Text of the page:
Abstract

A simple expression is given for the k-function associated with the general solution of Stavroudis to the eikonal equation for refraction or reflection of a plane wave from an arbitrary surface. Using this result, we specialize the solution to derive analytic expressions for the wavefront and caustic surfaces after refraction of a plane wave from any rotationally symmetric surface. The method is applied to evaluating and comparing the wavefront and caustic surfaces formed both by a planospherical lens and a planoaspheric lens used for laser beam shaping, which provides understanding of how the irradiance is redistributed over a beam as the wavefront folds back on itself within the focal region.

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References

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  1. M. Born and E. Wolf, Principles of Optics, 7th ed. (Cambridge U. Press, 1999).
  2. M. Kline and I. Kay, Electromagnetic Theory and Geometrical Optics (Pure and Applied Mathematics, Interscience Publishers, Wiley, 1965).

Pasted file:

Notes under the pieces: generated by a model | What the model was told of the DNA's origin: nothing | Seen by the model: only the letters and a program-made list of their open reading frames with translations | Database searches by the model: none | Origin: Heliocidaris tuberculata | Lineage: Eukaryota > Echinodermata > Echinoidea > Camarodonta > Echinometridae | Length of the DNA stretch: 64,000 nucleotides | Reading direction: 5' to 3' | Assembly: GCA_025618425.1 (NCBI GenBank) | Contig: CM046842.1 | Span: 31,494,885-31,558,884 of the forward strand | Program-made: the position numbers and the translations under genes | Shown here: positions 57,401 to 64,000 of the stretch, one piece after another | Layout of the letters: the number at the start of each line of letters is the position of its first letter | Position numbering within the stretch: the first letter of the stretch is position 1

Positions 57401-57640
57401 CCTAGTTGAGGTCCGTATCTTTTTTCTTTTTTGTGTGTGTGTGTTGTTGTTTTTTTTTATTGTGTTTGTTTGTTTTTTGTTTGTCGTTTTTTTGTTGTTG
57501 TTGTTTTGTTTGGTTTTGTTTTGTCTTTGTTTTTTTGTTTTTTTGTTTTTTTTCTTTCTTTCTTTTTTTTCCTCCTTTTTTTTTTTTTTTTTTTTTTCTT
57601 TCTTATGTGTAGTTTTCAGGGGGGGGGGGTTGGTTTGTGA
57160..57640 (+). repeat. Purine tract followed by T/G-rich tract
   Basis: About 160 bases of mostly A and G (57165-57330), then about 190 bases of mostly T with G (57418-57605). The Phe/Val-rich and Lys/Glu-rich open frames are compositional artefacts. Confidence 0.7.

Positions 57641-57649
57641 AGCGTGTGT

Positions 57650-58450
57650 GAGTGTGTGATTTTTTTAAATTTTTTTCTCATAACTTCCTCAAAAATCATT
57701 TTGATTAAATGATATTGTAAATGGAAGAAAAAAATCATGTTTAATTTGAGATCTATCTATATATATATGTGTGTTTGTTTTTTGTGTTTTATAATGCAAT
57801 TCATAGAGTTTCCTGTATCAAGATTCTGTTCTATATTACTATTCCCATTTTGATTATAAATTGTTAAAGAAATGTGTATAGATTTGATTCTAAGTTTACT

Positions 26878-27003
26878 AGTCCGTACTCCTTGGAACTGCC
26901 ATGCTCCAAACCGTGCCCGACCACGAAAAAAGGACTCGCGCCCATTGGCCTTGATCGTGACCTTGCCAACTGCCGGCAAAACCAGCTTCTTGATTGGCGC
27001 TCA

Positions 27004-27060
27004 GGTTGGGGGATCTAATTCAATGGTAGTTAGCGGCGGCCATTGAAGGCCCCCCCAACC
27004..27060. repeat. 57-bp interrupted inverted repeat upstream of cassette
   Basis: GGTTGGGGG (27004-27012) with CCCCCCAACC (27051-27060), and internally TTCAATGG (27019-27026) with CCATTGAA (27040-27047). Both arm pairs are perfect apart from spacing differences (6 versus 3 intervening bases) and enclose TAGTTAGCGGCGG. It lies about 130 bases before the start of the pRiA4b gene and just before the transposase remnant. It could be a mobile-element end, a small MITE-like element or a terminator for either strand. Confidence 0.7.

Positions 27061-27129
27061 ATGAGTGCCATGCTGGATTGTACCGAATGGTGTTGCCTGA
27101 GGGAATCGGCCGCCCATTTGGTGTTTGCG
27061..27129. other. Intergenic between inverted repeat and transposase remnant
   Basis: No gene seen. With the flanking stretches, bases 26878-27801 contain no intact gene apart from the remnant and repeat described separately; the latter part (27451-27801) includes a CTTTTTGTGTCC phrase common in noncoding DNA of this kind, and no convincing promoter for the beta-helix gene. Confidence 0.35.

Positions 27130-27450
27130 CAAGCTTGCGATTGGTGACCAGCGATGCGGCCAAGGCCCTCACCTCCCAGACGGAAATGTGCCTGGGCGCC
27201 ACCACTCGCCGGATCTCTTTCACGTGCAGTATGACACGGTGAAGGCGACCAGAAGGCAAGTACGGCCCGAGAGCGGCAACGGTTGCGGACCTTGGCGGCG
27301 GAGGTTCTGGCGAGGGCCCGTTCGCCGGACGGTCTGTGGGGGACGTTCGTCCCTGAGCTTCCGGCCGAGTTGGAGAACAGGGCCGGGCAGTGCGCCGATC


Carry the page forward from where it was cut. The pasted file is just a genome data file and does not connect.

3. S. Solimeno, B. Crosignani, and P. DiPorto, Guiding, Diffraction, and Confinement of Optical Radiation (Academic, 1986).
  4. O. N. Stavroudis, The Mathematics of Geometrical and Physical Optics (Wiley-VCH Verlag, 2006).
    [CrossRef]
  5. D. L. Shealy, “Geometrical optics: some applications of the law of intensity,” Proc. SPIE 6289, 62890F-1-16 (2006).
  6. O. N. Stavroudis, The Optics of Rays, Wavefronts, and Caustics (Academic, 1972).
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    [CrossRef]
  8. O. N. Stavroudis, R. C. Fronczek, and R.-S. Chang, “Geometry of the half-symmetric image,” J. Opt. Soc. Am. 68, 739-742 (1978).
    [CrossRef]
  9. O. N. Stavroudis, “The k function in geometrical optics and its relationship to the archetypal wave front and the caustic surface,” J. Opt. Soc. Am. A 12, 1010-1016 (1995).
    [CrossRef]
  10. J. A. Hoffnagle and D. L. Shealy, “Caustic surfaces of a keplerian two-lens beam shaper,” Proc. SPIE 6663, 666304-1-9 (2007).
  11. D. L. Shealy and J. A. Hoffnagle, “Wavefront and caustic surfaces of refractive laser beam shaper,” Proc. SPIE 6668, 666805-1-11 (2007).
  12. D. G. Burkhard and D. L. Shealy, “Simplified formula for the illuminance in an optical system,” Appl. Opt. 20, 897-909 (1981).
    [CrossRef] [PubMed]
  13. E. Kreyszig, Introduction to Differential Geometry and Riemannian Geometry, Mathematical Exposition No. 16 (University of Toronto Press, 1968), p. 87.
  14. G. W. Forbes and M. A. Alonso, “The holy grail of ray-based optical modelling,” Proc. SPIE 4832, 186-197 (2002).